Substantial similarity can arise even when taking only a small percentage of the original, especially if you've taken the "heart" of the work. (Harper & Row v. Nation Enterprises 471 U.S. 539 (1985) - where 300-400 words of a 7500 word manuscript were taken).

Various circuits have developed their own specific tests that juries should use to assess substantial similarity. In the 9th Circuit, two cases that highlight their approach to similarity between works of art are:

Krofft established a two-part test that separates idea and expression, such that copyright in a piece of art would not preclude people from taking that idea, but would protect the particular expression. You are not prohibited from making a baton, even if your inspiration was Leo's baton. However, if you take too much of the particular expression of Leo's baton, that crosses into substantial similarity. Whether you've taken too much is a question for the jury. "There is no special standard of similarity required in the case of 'things'."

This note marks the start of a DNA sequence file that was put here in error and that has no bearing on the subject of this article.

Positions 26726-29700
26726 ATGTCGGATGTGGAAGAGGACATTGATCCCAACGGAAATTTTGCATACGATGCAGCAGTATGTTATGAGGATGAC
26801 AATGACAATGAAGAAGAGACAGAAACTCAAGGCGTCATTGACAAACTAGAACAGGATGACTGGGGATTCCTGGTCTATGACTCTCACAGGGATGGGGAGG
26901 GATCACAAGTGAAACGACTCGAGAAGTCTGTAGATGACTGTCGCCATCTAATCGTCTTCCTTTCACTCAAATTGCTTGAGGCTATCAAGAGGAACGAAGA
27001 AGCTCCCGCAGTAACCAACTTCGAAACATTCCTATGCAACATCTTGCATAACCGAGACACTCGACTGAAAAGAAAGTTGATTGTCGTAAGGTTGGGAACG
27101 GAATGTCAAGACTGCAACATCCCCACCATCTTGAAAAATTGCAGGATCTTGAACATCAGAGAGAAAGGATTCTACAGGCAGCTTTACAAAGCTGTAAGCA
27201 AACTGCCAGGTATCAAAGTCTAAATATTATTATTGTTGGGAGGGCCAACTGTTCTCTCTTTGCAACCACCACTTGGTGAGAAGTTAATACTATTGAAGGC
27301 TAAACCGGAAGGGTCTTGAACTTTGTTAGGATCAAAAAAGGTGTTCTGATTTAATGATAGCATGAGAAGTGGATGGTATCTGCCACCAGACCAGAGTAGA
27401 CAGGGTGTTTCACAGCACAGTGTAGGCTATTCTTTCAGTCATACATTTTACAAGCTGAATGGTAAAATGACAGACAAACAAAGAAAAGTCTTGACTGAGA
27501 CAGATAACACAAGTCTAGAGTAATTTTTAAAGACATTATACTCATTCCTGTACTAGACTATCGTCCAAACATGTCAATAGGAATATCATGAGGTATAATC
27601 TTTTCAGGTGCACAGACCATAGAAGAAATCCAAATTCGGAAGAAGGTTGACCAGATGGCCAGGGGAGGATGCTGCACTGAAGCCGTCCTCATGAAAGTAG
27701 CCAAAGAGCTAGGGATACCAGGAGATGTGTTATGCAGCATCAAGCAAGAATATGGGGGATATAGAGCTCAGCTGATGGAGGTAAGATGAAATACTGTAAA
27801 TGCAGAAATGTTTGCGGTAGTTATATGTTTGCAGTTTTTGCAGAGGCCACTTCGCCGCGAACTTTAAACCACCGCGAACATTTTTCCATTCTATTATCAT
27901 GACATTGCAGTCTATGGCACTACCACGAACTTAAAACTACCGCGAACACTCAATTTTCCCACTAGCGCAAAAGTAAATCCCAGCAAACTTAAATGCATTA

Pasillas uses the Krofft test to judge whether two masks are substantially similar. Given that both parties conceded that their works both shared the same idea, the court could skip to "whether the masks' expressions of that idea are substantially similar". But, it incorporated elements of another line of cases that further precluded a finding of infringement when expression necessarily follows from idea.

[w]hen idea and expression coincide, there will be protection against nothing other than identical copying of the work